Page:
Christopher Kojzar received his B.A. in International Affairs from George Washington University and his M.F.A. at the University of Maryland Baltimore County in the Intermedia and Digital Arts Program. He is currently creating mixed media and immersive video art in response to encounters he experiences while sharing open and public spaces with others. Sketching in public has prompted interactions with security personnel, police officers, TSA agents, and pedestrians. He explores the increasingly troubled phenomenon of observing and being observed in an era of escalating surveillance and mistrust. Christopher recently completed a three-year residency program at the Creative Alliance in Baltimore, MD and has exhibited nationally and internationally. In the Fall of 2018, he will be attending residencies at Crosstown Arts in Memphis and the Santa Fe Art Institute in New Mexico. His website showcases drawing, video installation, publication, and performance collaboration, but for a glimpse into his approach to art-making, Christopher writes:
“In my work, I take station in, but freely respond to and with, the places I seek out. I document. Specific locales such as travel hubs, shop exteriors, casinos, public parks, and government buildings inspire me to step outside of my studio and engage with the world around me. On my part, interactions are unsolicited and I dig into a ‘passer-by curiosity.’ The demarcation of race does not leave room for furtive bodies, and so often men of color, like myself, stand out in crowds. I create art from these engagements and base the content off of the nineteenth century concept of flâneurism. I embody this archetype and document moments when others mark my body as suspicious and scrutinize my actions as an artist. I want to provoke viewers into considering my interpretation of flânerie and to encourage them to incorporate a new ‘art of seeing’ into their daily lives.”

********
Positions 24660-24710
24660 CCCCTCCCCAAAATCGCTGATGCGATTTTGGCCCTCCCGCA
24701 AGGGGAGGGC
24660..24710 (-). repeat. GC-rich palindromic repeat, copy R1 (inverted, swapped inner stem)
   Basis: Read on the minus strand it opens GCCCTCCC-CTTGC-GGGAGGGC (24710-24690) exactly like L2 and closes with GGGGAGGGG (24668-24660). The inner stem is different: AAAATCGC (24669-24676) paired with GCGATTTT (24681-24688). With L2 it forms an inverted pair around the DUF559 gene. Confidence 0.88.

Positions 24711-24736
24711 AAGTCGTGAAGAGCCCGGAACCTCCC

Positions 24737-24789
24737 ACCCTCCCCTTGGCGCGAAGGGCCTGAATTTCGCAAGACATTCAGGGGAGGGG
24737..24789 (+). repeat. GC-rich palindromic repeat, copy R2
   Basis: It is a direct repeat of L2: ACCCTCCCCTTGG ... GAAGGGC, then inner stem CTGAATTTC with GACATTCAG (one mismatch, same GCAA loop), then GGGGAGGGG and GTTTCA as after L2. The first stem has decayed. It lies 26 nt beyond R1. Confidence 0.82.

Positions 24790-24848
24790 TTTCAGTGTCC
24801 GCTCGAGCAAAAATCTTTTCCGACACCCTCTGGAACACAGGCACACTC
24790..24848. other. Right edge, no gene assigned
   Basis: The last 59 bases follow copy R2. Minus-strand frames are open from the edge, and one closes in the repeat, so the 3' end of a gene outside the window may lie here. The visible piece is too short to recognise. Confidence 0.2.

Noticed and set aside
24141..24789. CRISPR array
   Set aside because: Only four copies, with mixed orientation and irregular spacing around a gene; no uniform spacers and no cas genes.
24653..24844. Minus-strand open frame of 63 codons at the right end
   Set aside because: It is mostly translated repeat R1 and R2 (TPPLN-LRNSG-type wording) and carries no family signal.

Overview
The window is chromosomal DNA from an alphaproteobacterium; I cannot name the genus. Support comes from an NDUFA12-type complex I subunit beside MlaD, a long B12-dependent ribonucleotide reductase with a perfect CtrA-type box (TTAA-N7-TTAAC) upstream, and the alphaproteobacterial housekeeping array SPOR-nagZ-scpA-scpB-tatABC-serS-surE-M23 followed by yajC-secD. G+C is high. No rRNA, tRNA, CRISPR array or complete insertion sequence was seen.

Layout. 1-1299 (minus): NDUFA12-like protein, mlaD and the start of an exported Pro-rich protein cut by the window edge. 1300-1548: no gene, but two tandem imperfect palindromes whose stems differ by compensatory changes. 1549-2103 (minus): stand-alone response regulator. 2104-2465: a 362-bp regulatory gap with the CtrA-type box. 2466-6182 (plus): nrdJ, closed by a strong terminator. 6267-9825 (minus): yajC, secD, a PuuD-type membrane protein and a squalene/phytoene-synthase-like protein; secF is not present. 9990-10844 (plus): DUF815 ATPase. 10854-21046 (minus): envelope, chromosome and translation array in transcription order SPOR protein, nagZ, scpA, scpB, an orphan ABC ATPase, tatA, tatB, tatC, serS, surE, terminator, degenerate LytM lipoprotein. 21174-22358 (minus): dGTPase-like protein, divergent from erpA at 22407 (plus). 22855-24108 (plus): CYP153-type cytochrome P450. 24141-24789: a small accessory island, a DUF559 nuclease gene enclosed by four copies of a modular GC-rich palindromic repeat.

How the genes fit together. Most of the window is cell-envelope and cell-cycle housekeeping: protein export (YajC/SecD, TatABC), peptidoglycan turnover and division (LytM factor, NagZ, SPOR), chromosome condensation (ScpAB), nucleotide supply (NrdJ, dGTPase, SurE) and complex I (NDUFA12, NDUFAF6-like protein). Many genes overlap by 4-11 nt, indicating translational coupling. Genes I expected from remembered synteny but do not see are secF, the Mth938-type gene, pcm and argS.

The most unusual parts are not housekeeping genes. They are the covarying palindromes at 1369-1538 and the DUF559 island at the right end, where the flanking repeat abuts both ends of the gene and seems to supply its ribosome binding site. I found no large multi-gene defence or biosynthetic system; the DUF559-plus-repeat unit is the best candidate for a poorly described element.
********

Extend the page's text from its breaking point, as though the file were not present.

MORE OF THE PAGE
Tara Rose Stromberg is a Brooklyn-based writer and graduate of The New School MFA program. Her work often bridges the visual and literary realms, focusing on the personal themes of identity, anxiety, and family trauma. She is also the Head of Production at Dress Code, an animation and production studio, and has produced films that have been recognized by The Webby Awards, Tribeca Film Festival, and Vimeo Staff Picks, among others. She is currently writing a memoir about the experience of shooting a 35mm film in Prague during a nervous breakdown. About the work she intends to investigate at Rhinebeck, Tara writes:
“To write as ‘I’ is a bold move, one that must be made with conviction. How does a writer find such power within oneself? This residency offers this writer an opportunity to reclaim the ‘I,’ which is so integral to uncovering her truth; to explore what significance an individual’s personal story can have amidst the baffling and seemingly insurmountable troubles of this world. Does this writer’s voice have a place in it? How can she engage in both intellectual discourse on the state of society and her obsession with tiny fake food videos? This writer will use the personal essay to explore childhood trauma and the clever, often humorous ways in which her immersion into television, film, and pop culture helped shape her identity in the absence of parental role models.”